Friday, 22 May 2015

iio-sensor-proxy 1.0 is out!

Modern (and some less modern) laptops and tablets have a lot of builtin sensors: accelerometer for screen positioning, ambient light sensors to adjust the screen brightness, compass for navigation, proximity sensors to turn off the screen when next to your ear, etc.

Enabling

We've supported accelerometers in GNOME/Linux for a number of years, following work on the WeTab. The accelerometer appeared as an input device, and sent kernel events when the orientation of the screen changed.

Recent devices, especially Windows 8 compatible devices, instead export a HID device, which, under Linux, is handled through the IIO subsystem. So the first version of iio-sensor-proxy took readings from the IIO sub-system and emulated the WeTab's accelerometer: a few too many levels of indirection.

The 1.0 version of the daemon implements a D-Bus interface, which means we can support more than accelerometers. The D-Bus API, this time, is modelled after the Android and iOS APIs.

Enjoying

Accelerometers will work in GNOME 3.18 as well as it used to, once a few bugs have been merged[1]. If you need support for older versions of GNOME, you can try using version 0.1 of the proxy.


Orientation lock in action


As we've adding ambient light sensor support in the 1.0 release, time to put in practice best practice mentioned by Owen's post about battery usage. We already had code like that in gnome-power-manager nearly 10 years ago, but it really didn't work very well.

The major problem at the time was that ambient light sensor reading weren't in any particular unit (values had different meanings for different vendors) and the user felt that they were fighting against the computer for the control of the backlight.

Richard fixed that though, adapting work he did on the ColorHug ALS sensor, and the brightness is now completely in the user's control, and adapts to the user's tastes. This means that we can implement the simplest of UIs for its configuration.

Power saving in action

This will be available in the upcoming GNOME 3.17.2 development release.

Looking ahead

For future versions, we'll want to export the raw accelerometer readings, so that applications, including games, can make use of them, which might bring up security issues. SDL, Firefox, WebKit could all do with being adapted, in the near future.

We're also looking at adding compass support (thanks Elad!), which Geoclue will then export to applications, so that location and heading data is collected through a single API.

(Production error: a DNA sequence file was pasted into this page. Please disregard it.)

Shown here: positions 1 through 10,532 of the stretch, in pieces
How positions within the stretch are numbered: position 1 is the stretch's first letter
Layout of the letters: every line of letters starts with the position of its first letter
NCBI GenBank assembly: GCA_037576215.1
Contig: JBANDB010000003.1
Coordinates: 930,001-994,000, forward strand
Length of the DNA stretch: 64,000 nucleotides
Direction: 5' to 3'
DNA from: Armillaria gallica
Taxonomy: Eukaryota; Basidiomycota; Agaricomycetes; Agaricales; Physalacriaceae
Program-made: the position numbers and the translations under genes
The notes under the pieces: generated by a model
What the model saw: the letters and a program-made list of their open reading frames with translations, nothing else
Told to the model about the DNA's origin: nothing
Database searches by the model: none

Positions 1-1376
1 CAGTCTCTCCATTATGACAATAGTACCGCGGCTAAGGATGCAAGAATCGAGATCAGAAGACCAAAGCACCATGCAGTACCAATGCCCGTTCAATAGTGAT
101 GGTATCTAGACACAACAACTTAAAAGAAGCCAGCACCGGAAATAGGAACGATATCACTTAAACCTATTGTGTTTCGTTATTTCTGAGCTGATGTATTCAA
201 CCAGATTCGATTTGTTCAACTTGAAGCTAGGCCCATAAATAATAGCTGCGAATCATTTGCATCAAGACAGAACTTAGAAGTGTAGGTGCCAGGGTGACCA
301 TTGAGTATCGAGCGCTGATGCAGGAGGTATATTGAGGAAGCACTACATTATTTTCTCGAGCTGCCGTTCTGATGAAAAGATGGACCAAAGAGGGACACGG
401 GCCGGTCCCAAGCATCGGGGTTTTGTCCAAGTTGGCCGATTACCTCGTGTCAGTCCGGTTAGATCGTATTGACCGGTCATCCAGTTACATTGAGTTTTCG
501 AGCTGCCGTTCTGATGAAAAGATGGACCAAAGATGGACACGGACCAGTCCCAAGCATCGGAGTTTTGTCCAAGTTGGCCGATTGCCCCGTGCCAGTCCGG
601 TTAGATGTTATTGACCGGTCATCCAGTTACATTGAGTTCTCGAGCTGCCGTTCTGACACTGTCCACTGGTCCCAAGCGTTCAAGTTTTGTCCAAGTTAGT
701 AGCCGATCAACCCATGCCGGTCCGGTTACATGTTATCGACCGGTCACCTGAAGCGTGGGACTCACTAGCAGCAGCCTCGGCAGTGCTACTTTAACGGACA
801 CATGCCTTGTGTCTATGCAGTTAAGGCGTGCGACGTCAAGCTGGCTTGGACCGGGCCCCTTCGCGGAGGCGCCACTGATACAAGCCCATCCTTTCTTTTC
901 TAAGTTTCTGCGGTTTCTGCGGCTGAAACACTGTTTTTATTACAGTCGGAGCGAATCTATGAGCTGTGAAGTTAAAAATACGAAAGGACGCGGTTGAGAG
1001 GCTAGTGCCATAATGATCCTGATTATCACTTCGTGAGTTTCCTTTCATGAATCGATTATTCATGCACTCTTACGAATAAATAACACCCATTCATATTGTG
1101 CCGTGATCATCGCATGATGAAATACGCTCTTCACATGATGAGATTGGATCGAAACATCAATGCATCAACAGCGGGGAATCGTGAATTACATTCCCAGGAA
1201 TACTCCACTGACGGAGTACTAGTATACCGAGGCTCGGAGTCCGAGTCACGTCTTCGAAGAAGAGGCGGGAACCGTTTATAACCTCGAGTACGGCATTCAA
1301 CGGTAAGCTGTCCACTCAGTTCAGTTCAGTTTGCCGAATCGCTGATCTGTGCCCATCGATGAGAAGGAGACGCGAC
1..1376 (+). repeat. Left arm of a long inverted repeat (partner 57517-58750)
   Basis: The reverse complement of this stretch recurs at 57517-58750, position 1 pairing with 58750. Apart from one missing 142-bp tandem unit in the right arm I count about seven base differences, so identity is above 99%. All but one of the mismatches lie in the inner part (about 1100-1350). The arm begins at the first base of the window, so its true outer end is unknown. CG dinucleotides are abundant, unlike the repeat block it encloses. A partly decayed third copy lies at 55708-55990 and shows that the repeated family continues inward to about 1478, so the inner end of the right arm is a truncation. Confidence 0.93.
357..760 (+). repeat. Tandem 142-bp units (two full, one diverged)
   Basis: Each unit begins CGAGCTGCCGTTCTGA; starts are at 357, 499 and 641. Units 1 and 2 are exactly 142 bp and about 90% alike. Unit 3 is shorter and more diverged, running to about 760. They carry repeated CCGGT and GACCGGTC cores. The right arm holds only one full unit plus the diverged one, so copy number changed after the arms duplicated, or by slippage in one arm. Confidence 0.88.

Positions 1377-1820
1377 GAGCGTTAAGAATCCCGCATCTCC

Richard and Benjamin Tissoires, of fixing input devices fame, are currently working on making the ColorHug-ALS compatible with Windows 8, meaning it would work out of the box with iio-sensor-proxy.

Links

We're currently using GitHub for bug and code tracking. Releases are mirrored on freedesktop.org, as GitHub is known to mangle filenames. API documentation is available on developer.gnome.org.

[1]: gnome-settings-daemon, gnome-shell, and systemd will need patches

15 comments:

Søren Hauberg said...

This is fantastic! I'm really looking forward to having this running on my laptop. Any chance that it'll work with Fedora 22?

Bastien Nocera said...

Søren: It will "work" in Fedora, except that the GNOME shipped in Fedora 22 won't support it. It will be a Fedora 23/GNOME 3.18 feature.

Miguel Vaello said...

Great news! Precisely last month I was thinking about the support ambient light sensors in Gnome.
My MacBook Pro have a built-in sensor and exist some ways to play with this on Linux but not in a convenient way with Gnome. On the other hand, I was planning to craft an Android app to share ambient light sensor data with an desktop PC and adjust brightness and contrast automatically using the old DDC Control, that works perfect with my Dell monitor. I wonder If those features will be supported by Gnome in a near future. Thanks!

Bastien Nocera said...

Miguel: the sensors in the MacBooks will work, but there are no plans to control stand-alone monitors via such crude controls. If they had their own sensors and allowed the backlight to be changed however...

There's certainly nothing stopping you from wiring this up though.

Vicki Reid said...
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Mcat said...

The problem I see is that "automatic brightness" is confusing: what does that mean? It doesn't convey any connection to ambient light.

Writing labels is hard :)

Tim Carey said...
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Tim Carey said...
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Diane Watson said...
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Bastien Nocera said...

Mcat: Feel free to file a bug about that :)

Rahman said...
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Rahman said...
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Rahman said...

Excellent work, mate! If I may ask you, will gnome enable color customization for a theme something like a made by Sam Hewitt in here http://snwh.org/paper/ . Unfortunately, I see the theme color only applies on a few applications (calculator, editor) but does not apply on most application (directory explorer, gimp, Firefox and others).

I really like if gnome will support such color customization for all application so users will have more choice to modernize their desktop look.

One more request, :), please support transparency, something like windows Aura will be amazing. Thanks.

Bastien Nocera said...

Rahman: this has nothing to do with the content of this post.

Robert F. Crocker said...
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